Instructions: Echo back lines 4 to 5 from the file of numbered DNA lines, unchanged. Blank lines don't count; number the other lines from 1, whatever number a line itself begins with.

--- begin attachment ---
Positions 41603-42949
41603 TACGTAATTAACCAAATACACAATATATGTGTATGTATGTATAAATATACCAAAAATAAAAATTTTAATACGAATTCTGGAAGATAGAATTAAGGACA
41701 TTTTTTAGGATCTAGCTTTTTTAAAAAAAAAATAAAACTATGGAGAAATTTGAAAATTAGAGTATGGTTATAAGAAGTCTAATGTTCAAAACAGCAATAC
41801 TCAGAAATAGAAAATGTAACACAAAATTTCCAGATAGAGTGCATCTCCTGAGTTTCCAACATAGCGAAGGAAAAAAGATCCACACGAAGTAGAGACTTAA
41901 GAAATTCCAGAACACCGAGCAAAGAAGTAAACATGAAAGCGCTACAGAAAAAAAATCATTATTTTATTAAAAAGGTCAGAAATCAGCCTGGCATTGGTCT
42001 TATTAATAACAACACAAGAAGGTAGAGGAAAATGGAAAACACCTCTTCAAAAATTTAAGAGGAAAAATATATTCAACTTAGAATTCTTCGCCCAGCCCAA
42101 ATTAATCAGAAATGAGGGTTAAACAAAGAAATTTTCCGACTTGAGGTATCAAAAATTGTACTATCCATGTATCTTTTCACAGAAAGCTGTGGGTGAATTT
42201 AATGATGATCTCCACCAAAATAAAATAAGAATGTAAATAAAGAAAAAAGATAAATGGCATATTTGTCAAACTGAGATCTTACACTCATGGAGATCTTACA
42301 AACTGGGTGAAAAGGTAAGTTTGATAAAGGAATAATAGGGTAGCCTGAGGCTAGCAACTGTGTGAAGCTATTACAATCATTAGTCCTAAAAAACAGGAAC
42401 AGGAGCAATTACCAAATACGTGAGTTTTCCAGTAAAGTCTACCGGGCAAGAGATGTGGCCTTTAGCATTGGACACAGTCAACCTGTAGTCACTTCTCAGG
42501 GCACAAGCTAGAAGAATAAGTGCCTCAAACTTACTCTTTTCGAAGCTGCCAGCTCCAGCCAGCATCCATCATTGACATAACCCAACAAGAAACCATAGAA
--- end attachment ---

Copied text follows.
41801 TCAGAAATAGAAAATGTAACACAAAATTTCCAGATAGAGTGCATCTCCTGAGTTTCCAACATAGCGAAGGAAAAAAGATCCACACGAAGTAGAGACTTAA
41901 GAAATTCCAGAACACCGAGCAAAGAAGTAAACATGAAAGCGCTACAGAAAAAAAATCATTATTTTATTAAAAAGGTCAGAAATCAGCCTGGCATTGGTCT